5. Click the "Stop" menu item to stop monitoring.
  6. Click "Stand By" to hide the Web Watch window while the watch is monitoring.
  7. Click the "Clear->Current" menu item to clear the current window data and stop the watch if it is monitoring.
  8. Click the "Exit" menu to close the program.

How to Use the Web Watch Icon on the Systray

  1. Double clicking on the Web Watch icon on the systray will show the window.
  2. Right clicking on the Web Watch icon on the systray shall pop up the context menu with the following options:
    • Show/Hide WebWatch
    • Set Price
    • Start/Stop Monitoring
    • Close

These options are duplicates of the watch functionality, which will be used when the watch window is hidden.

How to Configure Web Watch for the Next Run

  1. If you want the Web Watch window to be shown (or hidden) when Web Watch is started the next time, select the "Show Window" (or "Hide Window") radio button.
  2. Web Watch saves all the session data in a database. When it starts, it will load all the settings from the last run (city/location/company/price to watch/etc.).
  3. When Web Watch is started with the window hidden, you may invoke Step 9 to show the window and set/change a price to watch.
  4. You may click the "Clear->History" menu item to clear out all the history data so that the next run will start from scratch.

"Battery Included" Features

  1. You may use Web Watch as a web browser. To visit a web page, enter the web address in the URL text box and press the "Enter" key.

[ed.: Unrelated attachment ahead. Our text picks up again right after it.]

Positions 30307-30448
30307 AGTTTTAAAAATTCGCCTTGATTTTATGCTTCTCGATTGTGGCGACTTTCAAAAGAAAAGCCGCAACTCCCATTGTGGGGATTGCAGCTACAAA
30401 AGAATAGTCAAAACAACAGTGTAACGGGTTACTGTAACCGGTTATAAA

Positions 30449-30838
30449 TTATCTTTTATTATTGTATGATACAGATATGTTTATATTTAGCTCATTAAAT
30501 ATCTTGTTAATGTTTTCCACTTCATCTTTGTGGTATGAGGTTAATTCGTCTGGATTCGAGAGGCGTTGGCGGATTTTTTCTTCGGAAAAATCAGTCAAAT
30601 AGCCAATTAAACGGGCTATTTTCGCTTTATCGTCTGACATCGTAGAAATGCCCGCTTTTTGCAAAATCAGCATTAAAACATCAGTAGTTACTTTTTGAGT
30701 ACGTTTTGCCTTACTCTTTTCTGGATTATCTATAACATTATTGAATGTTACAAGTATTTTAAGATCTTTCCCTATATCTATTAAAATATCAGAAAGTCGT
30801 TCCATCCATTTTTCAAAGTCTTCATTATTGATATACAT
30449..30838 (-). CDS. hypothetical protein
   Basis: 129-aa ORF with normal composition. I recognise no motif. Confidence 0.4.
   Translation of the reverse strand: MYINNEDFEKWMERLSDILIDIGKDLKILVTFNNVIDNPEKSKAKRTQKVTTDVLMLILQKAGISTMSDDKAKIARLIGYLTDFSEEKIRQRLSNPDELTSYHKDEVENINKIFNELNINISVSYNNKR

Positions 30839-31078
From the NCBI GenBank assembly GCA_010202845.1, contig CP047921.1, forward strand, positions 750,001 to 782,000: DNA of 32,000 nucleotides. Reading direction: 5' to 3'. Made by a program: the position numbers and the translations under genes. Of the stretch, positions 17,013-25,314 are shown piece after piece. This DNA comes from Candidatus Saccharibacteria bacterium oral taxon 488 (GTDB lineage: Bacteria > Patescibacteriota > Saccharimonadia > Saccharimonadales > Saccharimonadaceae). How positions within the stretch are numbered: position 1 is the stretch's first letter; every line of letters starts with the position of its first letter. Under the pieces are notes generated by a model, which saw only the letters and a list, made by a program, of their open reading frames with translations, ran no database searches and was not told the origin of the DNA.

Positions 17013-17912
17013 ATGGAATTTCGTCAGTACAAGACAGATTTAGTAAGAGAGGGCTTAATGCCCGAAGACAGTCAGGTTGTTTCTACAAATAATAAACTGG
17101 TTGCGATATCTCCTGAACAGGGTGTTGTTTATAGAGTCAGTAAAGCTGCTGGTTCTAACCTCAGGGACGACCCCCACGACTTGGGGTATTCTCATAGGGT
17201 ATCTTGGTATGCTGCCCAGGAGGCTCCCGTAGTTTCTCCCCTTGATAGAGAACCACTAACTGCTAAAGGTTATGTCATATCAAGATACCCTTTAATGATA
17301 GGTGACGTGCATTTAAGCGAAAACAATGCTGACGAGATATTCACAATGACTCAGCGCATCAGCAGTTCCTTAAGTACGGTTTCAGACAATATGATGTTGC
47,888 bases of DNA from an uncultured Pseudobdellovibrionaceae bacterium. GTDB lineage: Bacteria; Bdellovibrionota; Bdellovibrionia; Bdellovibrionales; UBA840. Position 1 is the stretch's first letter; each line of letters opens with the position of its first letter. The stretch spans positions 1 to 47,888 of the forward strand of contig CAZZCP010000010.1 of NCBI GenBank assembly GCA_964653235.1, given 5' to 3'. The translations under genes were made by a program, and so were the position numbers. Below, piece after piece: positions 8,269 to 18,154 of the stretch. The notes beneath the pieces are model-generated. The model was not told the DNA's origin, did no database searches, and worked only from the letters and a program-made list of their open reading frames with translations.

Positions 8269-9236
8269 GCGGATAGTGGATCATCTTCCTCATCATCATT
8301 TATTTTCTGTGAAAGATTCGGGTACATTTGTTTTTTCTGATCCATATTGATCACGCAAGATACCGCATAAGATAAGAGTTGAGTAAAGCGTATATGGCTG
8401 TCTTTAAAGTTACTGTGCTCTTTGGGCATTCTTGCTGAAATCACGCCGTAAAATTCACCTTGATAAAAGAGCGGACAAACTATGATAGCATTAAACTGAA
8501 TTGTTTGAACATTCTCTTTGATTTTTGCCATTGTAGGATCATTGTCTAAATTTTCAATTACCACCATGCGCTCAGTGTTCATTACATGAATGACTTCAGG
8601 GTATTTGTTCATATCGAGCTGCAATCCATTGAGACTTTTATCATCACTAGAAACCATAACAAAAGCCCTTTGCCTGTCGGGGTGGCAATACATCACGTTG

2. You may use the navigation menus "Previous" or "Next" to navigate web sites backward or forward.

The Tool Developer Manual

Beside the usefulness of the tool, the project itself has demonstrated the use of the following features for C# beginners:

  • Windows Forms controls: combo box, timer, text box, tool-menu strip, browser window, notify icon, icon menu, etc.
  • File I/O, string, stream reader/writer
  • Property as a means of inter-form communication
  • Double linked list as a collection type

To help yourself to read the source code, visit the web page www.TorontoGasPrices.com. On the browser window, click "View->Source" menu to get the HTML source. After Notepad has loaded the HTML source, make sure that the "View->Word Wrap" menu is unchecked. Leave the Notepad window open; you will need to revisit the HTML frequently when reviewing the C# source code.

There are three major segments of the C# source code:

  1. Web content request
  2. Search functions
  3. Event handlers

The web source request code requests web contents based on the URL. Then it stores the HTML source as string lines in a double linked list. I've chosen double linked list because we need to be able to search in either direction depending on the way the contents are organized. Here is the code of ReadHtmlSrc():

public void ReadHtmlSrc(string url)